90 degree phase difference in current between inductors

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p75213

Joined May 24, 2011
70
The schematic is a circuit I am designing. The current through the leg with the inductor and capacitor in series must be 90 degrees offset from the other leg. The rectified current pulses through both legs must be equal. How do I calculate the values of the inductor and capacitor in series? The reactance of both legs would have to be equal for the current to be equal.Lenz-Free.png - Disregard the 3rd (secondary) inductor.
 

crutschow

Joined Mar 14, 2008
25,679
That appears to be a transformer, not an inductor. They are not the same (although a transformer does have a magnetizing inductance).
You can select a capacitor to give a 90 degree shift for the inductive magnetizing current but that doesn't give a load phase shift.
If you have a resistive load, there will be a lead phase-shift between the capacitive reactance and the load resistance (somewhere between 0 and 90°).
That phase-shift will change with the load resistance.
What is the purpose of this strange circuit?
 

Thread Starter

p75213

Joined May 24, 2011
70
That appears to be a transformer, not an inductor. They are not the same (although a transformer does have a magnetizing inductance).
You can select a capacitor to give a 90 degree shift for the inductive magnetizing current but that doesn't give a load phase shift.
If you have a resistive load, there will be a lead phase-shift between the capacitive reactance and the load resistance (somewhere between 0 and 90°).
That phase-shift will change with the load resistance.
What is the purpose of this strange circuit?
I can't tell you that. However I would appreciate if you could tell me how to calculate the capacitor.
 

Bordodynov

Joined May 20, 2015
2,698
Since you have included inductance to the rectifier bridge, you can not do it. This is my opinion. There will be a strong bias. What kind of phase are we talking about? After all, after the rectifier bridge there is a nonharmonic signal. Refine your goal. And do not say that the phase shift is the goal. I understand that you have decided that it will be enough to move the phase.
 

Thread Starter

p75213

Joined May 24, 2011
70
Ok. The current (magnetic) pulses from the two out of phase primaries combine to make a magnetic pulse which itself is out of phase with both.
 

Bordodynov

Joined May 20, 2015
2,698
Through a single inductance, a direct current component flows, and through the second inductance there is no direct current. the capacitor does not let direct current flow.
 

crutschow

Joined Mar 14, 2008
25,679
and through the second inductance there is no direct current
True. But there will be pulses of current flowing back and forth through the capacitor since the direct current through the top primary causes the bridge output to be a full-wave rectified voltage.
 

MrAl

Joined Jun 17, 2014
7,849
The schematic is a circuit I am designing. The current through the leg with the inductor and capacitor in series must be 90 degrees offset from the other leg. The rectified current pulses through both legs must be equal. How do I calculate the values of the inductor and capacitor in series? The reactance of both legs would have to be equal for the current to be equal.View attachment 157823 - Disregard the 3rd (secondary) inductor.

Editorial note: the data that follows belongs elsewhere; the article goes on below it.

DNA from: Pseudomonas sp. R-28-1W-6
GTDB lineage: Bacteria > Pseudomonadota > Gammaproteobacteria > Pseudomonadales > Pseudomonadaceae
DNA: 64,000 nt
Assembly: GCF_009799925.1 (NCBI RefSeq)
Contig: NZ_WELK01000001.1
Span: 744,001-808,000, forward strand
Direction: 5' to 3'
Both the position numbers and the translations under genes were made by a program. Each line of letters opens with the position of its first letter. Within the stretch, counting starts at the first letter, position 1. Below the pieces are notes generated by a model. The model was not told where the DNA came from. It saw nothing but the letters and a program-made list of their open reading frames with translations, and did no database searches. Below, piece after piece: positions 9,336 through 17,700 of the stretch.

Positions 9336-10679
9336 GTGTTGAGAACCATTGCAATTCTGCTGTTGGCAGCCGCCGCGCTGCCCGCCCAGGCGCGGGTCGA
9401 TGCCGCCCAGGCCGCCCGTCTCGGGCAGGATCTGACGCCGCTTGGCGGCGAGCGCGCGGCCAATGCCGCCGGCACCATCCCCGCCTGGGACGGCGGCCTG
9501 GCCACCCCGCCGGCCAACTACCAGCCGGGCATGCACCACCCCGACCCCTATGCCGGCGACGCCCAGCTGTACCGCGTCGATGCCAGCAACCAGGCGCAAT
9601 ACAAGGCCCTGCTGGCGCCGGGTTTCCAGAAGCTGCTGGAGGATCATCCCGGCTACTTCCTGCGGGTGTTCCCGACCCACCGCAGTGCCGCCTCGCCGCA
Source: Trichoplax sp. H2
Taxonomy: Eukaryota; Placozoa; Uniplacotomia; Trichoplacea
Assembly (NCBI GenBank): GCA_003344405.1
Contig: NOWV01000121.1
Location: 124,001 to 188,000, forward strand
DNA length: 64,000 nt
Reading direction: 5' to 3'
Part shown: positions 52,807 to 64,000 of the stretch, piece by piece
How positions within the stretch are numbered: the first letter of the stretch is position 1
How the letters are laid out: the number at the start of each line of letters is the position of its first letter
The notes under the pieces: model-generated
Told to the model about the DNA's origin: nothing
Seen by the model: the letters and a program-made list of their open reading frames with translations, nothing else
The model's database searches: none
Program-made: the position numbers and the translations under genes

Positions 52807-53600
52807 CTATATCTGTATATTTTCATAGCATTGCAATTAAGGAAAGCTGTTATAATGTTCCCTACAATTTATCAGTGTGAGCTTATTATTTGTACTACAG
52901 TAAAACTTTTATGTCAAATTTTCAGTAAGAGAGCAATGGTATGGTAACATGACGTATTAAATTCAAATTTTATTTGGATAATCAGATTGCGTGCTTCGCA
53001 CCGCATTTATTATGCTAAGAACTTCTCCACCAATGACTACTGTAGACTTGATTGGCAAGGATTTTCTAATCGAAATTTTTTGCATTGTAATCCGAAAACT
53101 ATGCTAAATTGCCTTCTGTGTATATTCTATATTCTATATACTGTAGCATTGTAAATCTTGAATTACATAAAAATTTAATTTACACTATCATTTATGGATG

Hello there,

Overview: We need to know the design principles you were relying on when you designed this circuit.

Number two this is not a practical circuit and number one this is not a practical design. I'll elaborate.

The bridge rectifier supplies only unipolar pulses to the top inductor, which means that in theory with the circuit as is the top inductor saturates. This would cause the inductance to fall to such a low level it might actually appear like a short circuit. With that you'd see zero output voltage or very very low DC voltage.
To make it a practical circuit (but probably still not a practical design) you would either add some series resistance to the top inductor or at least indicate it's ESR. That would limit the DC current. Without that little feature however the inductor acts like a short circuit so it's not feasible.

What all this means is that you really have to review the design and the goal of this design and probably come up with something better. What you are asking and what the circuit looks like are very different than each other. The circuit does not adhere to the concept of phase because of the full wave bridge rectifier unless you really stretch the definition, and in such a rare case you'd have to suggest how you want to do that. The problem is with the rectifier we are dealing with long term storage of energy when in a true AC circuit only have short term energy storage. Thus phase itself is certainly not enough to describe what is happening we have to see instantaneous results. Even in the cap+inductor part of the circuit the cap would charge up to some DC level and then it would stay charged (ideally) and then there would be no more current flow. If there is some leakage then you have to either show that or specify a resistor that achieves that goal otherwise there's not going to be any change in voltage after a short charge up time.

So look over the circuit and try to come up with something else or else specify what it is you really want to do.

If you are relying on the resonant frequency of the cap+inductor then you will have to analyze this in the time domain, and then an unusual situation will arise when the cap+inductor frequency is out of sync with the line (input) frequency. There could be times of almost no current flow and times when there is very high current flow. There will most likely be a huge DC current in the top inductor anyway though but i suppose the analysis would say for sure.
Maybe you could state some of the design principles you were banking on here and that would tell us what you where thinking about how this SHOULD work.
 
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Ramussons

Joined May 3, 2013
890
Looks like you want to run a stepper motor without the electronics.